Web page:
While it's impressive that Apple has managed to keep the iPad 2's battery life the same as the original, much of the competition has yet to confirm how long their tablets will last, so at this juncture there's little to conclude. We do suspect the majority will keep going for similar periods of time.
How comfortable a tablet will be to use for any length of time, and how portable it is, will largely come down to weight - as proved by the original iPad, which we found too heavy (680g ). So, it's good to see the iPad 2 (590g) has shed a few grams, making it that much more manageable. It now falls in line with a number of the larger tablets we're looking at, but still falls short of the circa 410g of the PlayBook and HTC Flyer.
Coming out looking like real porkers though are the Xoom and TouchPad, which both exceed 700g. In casual use, we found them similar in feel to the iPad, so they're not disastrously hefty but we'd certainly prefer them more svelte.
Unfortunately, as with battery life, we've yet to hear final details on the price of many of these devices - and a lot will depend on carrier subsidies - but there are a few ball park figures to go on.
To start, the iPad 2 comes in at the same price that the original launched - from £429 for the 16GB WiFi-only version up to £699 for the 3G and WiFi 64GB model. Meanwhile the iPad has dropped to £329 and £579 for the low-end and high-end models respectively. What's more, you can even pick up refurbished models of the old iPad for just £289, which while hardly impulse-buy level is a great price.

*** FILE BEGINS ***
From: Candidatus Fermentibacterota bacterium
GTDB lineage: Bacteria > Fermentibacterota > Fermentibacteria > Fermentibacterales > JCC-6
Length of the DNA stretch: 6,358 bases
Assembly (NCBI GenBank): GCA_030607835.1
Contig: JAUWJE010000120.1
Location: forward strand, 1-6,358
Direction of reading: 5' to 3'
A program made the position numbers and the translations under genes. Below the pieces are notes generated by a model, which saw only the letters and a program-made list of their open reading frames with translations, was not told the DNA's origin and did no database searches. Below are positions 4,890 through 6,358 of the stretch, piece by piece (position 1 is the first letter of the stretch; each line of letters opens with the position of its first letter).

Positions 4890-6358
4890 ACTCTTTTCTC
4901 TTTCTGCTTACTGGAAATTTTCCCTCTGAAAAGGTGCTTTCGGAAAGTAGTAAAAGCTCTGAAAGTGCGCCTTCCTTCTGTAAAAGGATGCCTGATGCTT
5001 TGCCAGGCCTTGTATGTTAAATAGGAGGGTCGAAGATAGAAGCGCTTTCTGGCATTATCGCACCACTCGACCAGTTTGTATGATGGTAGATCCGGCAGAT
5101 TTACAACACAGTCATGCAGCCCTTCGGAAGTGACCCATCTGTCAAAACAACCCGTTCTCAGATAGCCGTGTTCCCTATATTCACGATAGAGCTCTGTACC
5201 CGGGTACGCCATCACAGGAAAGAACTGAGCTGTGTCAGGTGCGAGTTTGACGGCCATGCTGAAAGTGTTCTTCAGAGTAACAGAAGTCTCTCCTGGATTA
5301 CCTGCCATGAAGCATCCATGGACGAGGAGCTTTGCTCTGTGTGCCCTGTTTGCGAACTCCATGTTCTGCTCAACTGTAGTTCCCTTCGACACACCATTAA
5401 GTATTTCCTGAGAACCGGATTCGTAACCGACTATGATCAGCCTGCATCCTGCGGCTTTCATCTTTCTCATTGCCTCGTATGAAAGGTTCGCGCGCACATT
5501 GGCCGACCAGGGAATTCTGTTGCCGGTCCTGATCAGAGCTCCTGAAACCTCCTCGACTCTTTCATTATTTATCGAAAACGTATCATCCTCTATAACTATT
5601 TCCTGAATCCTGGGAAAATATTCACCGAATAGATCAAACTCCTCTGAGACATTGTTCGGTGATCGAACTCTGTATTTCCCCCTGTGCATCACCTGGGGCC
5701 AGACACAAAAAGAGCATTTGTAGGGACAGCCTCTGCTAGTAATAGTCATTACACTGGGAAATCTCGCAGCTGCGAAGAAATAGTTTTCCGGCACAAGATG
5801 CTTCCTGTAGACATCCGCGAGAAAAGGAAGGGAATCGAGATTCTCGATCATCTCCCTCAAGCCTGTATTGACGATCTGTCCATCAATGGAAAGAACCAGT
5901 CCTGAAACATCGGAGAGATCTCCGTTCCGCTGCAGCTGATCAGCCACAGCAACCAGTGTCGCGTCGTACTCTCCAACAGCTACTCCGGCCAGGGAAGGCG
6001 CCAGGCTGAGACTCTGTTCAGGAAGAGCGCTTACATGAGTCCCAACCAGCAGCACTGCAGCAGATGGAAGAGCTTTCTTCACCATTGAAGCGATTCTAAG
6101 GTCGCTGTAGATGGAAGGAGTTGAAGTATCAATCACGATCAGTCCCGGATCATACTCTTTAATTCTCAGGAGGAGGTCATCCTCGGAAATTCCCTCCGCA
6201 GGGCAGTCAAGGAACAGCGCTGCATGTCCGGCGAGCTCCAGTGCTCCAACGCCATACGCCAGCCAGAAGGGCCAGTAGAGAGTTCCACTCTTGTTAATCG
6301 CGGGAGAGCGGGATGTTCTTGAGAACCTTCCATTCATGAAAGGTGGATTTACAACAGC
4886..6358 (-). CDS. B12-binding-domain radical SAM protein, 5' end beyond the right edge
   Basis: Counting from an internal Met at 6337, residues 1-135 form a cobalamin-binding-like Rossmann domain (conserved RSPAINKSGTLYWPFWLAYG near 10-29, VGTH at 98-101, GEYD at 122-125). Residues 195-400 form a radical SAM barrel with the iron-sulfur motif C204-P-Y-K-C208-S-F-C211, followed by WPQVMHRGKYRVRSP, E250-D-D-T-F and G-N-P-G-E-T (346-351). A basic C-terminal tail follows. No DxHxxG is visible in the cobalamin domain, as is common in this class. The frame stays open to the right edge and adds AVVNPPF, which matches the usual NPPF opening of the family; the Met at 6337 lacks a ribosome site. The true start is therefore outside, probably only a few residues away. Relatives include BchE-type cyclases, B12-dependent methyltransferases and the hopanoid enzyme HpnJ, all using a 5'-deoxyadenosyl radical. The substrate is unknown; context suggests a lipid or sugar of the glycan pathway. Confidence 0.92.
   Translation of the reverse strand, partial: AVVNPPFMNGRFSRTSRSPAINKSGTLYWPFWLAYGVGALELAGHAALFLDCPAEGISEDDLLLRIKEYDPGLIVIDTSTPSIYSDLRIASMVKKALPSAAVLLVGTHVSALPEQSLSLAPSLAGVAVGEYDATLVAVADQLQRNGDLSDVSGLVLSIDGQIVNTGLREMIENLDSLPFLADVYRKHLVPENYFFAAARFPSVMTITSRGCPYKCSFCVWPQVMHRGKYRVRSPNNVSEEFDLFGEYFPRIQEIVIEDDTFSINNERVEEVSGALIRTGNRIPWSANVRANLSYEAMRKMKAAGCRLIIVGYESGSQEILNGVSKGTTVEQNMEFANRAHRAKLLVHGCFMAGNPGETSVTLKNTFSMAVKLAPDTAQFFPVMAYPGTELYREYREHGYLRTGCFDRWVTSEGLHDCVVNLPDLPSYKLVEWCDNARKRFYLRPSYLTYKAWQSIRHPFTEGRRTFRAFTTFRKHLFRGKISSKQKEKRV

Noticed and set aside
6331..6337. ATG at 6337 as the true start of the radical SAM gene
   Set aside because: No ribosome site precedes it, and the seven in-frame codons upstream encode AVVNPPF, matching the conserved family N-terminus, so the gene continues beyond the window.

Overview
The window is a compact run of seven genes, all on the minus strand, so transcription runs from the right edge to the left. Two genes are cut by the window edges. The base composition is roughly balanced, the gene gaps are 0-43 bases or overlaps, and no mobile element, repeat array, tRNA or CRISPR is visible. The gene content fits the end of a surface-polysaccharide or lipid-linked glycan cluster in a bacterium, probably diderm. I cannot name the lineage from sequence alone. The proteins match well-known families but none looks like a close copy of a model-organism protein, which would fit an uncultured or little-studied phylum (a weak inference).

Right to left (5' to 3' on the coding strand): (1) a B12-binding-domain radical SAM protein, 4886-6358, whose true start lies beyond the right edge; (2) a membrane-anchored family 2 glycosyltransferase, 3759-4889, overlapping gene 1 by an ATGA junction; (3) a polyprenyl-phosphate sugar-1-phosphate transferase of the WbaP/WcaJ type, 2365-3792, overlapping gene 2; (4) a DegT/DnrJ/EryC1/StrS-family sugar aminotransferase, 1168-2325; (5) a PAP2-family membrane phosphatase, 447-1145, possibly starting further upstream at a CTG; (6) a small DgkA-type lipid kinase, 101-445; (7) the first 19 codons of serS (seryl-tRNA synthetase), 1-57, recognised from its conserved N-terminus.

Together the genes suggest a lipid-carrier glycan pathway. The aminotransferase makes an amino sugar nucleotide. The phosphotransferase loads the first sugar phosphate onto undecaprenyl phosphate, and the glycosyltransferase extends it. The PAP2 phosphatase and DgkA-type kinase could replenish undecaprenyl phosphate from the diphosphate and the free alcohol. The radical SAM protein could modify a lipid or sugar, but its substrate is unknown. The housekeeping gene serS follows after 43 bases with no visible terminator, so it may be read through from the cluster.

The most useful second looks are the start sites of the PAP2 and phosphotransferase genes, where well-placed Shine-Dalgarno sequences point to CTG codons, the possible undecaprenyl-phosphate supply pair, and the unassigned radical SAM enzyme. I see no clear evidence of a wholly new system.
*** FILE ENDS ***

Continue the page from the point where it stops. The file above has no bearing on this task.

In comparison the Motorola Xoom is rumoured to be around £499 for the WiFi-only version, and £599 for the model with 3G mobile internet, while the Samsung Galaxy Tab 10.1 may come in at £499. There was some talk of the LG Optimus Pad being a mere £250 but this seems very unlikely. As for the HTC Flyer, it's reckoned to be £423 for the WiFi-only model.
All-in-all, it looks like we won't be paying too much, if anything, of an Apple tax, and the pricing ball is really in the court of the competition. After all, even though these alternative tablets all provide an advantage in functionality and expandability, for day-to-day use the difference is quite small. Considering the massive established eco-system of the iPad and iOS, many people will want to see these alternatives being available at the same price, if not cheaper, before being swayed.
Apple has done its usual trick of announcing a product and saying it will have stock in the not too distant future, and you can bet that there will be enough so that it doesn't sell out on day one. You'll be able to pick the iPad 2 up in just three weeks, on the 25 March.
In contrast all the competing products have been known about for at least a month and none are set to arrive until after the iPad 2. The Samsung Galaxy Tab 10.1 looks most likely to get there first, hitting Portugal in March while a few, like the Xoom and PlayBook, will hit shops in some locations during April. However, the HTC Flyer, Toshiba Tablet and HD TouchPad could be several months away still. Just remember, patience is a virtue.